A multi-level; mixed-methods study of family management framework: a migrant Nigerian professional dual-earner families perspective.

Okeleke-Nezianya, Vincent Ifechukwu (2005) A multi-level; mixed-methods study of family management framework: a migrant Nigerian professional dual-earner families perspective. PhD thesis, Middlesex University.

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Abstract

The last quarter of the twentieth century witnessed what is undoubtedly one of the most important socio-demographic changes in the labour market both developed and developing countries. For the first time, women and married women entered the labour market on a massive scale. One of the consequenceso f this socio-demographics hift is the dynamic in family management framework. Particularly for professional married women with dependent children, who continues to bear the main responsibility for taking care of the family, also for professional married men, who are expected increasingly to be involved in domestic and childcare tasks. This dynamic in family management framework is even more acute for migrant Nigerian professional dual-earner families because of absence of support from their extended families. Given the fact that migrant Nigerian professional dual-earner families with dependent children as a collective, and qualitatively, as method have been largely neglected in the literature,, I decided to embark on a multi-level, mixed-method study of family management framework from a migrant dual-eamer professional families perspective. The study is mixed-method, because I use both qualitative and quantitative methods to study the theme. It is multi-level study, because, a) I address at the micro level the attitude and behaviour of the couples to family management, b) at the mesolevel/macro-level, how the migrants perceive their experiences from the British government employers, and c) the mainstream and how they have adapted in their new environment. In the first study, I review and confront two practically divorced literatures: the literature on management of domestic and childcare tasks and other strands of family tasks. I point to the gap in the literature and the need to recognise this in order to understand fully the family management frameworks within contemporary families. In the second study, I explore how the families perceive their treatment by the government, employers, and the mainstream population and their level of enculturation in Britain. The study use hermeneutics phenomenology method (i.e. indepth interview and group discussion). The study suggests that the field may be overlooking some fundamental variables. Interpretative analysis of the interview transcripts reveals the importance of understanding immigrant's perception of their new environment, immanent or tacit actions such as how they interpret their status, relate to the mainstream values and beliefs and the influences of sending context on their adaptation. The study contributes to the field a different theoretical approach to the study of family management framework among people who leave one country to settle in another country. In the third study, I explore the couple's attitudes and behaviour to family management framework using a quantitative study of 286 respondents. The analysis reveal that traditional attitudes of sex-specific assignment of family work did loose some of their consensus, but are far from having disappeared. The analysis also reveal a two dimensional management structure whereby, wives are dominantly responsible for domestic and childcare tasks, also performs majority of the domestics tasks and childcare; the husbands are dominantly responsible for house services tasks and provider roles and performs most the house-services tasks and provider role. I found also, that major changes in the couple's socio-demographic characteristics i.e. educational qualifications, narrower age gap, and both couple's participation in labour market point less towards clear-cut egalitarianism, which could be an alternative to traditional gender structure. The study shows that a 'modernized traditional' form of family management is salient among this sub-group of immigrant Nigerian families living in London. In a fourth study I use interpretive analysis of the interview transcripts of 18 professional dual-earner couples to explore factors that may explain the prevalence of modernised traditionalism of family management framework. I found that exogenous social rhythms, personal beliefs, and interpersonal negotiation of individual partners play an important role. As a conclusion, I recommend the need to integrate the literatures on management of domestic and childcare tasks with other areas of family work such as provider role and family house-servicesta sks to come up with a model that is useful for both academics and practitioners. In addition, to take into consideration in future studies of immigrants or disabled people etc. The effects of sending context (i.e. reasons for immigrating) and the immigrant perception of their new environment as these variables could have influencing effects on their behaviour. Finally, I suggest that family management research need fresh models that reflect the contemporary world in which families exists.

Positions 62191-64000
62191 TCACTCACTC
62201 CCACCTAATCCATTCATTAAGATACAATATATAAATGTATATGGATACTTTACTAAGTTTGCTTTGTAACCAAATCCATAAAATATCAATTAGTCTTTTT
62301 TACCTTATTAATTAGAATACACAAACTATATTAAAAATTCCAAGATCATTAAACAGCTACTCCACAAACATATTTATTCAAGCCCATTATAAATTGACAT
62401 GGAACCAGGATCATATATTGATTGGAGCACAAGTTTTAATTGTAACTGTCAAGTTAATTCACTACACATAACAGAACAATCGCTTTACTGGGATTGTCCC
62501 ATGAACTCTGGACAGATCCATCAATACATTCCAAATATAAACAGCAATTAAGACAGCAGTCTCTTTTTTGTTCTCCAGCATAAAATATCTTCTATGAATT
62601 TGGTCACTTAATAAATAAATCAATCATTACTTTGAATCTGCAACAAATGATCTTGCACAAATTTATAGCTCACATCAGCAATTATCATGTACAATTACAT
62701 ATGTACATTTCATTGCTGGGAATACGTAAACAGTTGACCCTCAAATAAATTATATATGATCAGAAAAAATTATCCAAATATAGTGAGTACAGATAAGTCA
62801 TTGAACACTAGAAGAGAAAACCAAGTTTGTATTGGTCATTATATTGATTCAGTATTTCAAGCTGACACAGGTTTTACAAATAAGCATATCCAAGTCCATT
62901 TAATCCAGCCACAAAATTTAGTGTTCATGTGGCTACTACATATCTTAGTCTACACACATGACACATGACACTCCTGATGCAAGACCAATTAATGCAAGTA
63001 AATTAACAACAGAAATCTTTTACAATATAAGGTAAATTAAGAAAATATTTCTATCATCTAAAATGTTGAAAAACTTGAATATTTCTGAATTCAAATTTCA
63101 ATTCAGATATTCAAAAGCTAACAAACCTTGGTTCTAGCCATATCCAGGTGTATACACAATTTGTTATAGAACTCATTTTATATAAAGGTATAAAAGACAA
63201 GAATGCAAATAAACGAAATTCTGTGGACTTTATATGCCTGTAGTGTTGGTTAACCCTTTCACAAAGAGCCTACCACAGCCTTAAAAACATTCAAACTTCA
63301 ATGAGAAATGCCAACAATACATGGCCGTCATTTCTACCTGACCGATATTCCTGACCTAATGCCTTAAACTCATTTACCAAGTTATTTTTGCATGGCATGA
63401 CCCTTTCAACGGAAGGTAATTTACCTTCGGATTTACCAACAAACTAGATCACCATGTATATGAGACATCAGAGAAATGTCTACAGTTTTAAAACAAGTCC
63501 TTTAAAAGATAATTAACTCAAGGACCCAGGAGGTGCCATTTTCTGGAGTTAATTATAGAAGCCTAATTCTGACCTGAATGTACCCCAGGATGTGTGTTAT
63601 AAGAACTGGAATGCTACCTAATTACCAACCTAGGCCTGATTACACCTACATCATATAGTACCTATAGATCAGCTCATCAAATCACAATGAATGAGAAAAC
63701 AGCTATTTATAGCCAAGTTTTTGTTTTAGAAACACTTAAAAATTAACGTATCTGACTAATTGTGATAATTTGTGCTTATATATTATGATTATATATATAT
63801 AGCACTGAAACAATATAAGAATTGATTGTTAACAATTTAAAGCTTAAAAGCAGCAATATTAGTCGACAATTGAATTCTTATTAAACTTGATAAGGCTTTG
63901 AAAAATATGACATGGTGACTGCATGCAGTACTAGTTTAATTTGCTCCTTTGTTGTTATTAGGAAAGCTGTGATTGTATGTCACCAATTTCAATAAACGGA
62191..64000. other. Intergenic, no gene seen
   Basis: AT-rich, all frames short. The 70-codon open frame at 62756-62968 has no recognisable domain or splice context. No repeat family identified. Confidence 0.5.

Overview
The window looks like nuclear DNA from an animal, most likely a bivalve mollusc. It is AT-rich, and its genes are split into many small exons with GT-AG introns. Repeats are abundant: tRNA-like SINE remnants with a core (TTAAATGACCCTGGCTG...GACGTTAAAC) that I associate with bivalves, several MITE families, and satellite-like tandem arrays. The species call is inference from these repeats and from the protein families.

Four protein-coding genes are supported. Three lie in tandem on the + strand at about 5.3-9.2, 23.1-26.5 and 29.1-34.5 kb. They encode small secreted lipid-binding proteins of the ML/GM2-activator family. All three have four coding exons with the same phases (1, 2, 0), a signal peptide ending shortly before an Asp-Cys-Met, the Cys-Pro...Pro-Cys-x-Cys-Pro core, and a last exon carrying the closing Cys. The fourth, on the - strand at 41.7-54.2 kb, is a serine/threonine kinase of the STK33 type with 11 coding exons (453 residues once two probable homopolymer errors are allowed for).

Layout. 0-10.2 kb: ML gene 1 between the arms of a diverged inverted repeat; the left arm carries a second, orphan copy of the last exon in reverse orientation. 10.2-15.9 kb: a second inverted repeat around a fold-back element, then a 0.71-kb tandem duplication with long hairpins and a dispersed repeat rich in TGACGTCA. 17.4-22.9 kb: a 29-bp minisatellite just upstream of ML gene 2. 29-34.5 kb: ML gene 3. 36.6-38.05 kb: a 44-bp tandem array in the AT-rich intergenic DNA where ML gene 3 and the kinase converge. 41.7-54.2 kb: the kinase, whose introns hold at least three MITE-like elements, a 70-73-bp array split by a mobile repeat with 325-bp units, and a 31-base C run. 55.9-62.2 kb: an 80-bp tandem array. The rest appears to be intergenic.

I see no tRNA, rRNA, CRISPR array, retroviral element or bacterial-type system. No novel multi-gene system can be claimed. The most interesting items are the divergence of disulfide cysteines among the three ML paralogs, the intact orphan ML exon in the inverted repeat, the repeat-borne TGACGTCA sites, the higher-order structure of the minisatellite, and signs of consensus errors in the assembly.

Item Type:Thesis (PhD)
Additional Information:

A thesis submitted for the degree of Doctor of Philosophy at the Middlesex University.

Research Areas:Middlesex University Schools and Centres > School of Law > Criminology and Sociology
Masters and Doctorates > Theses
ID Code:7966
Deposited On:04 Jul 2011 07:46
Last Modified:29 Jul 2014 05:29

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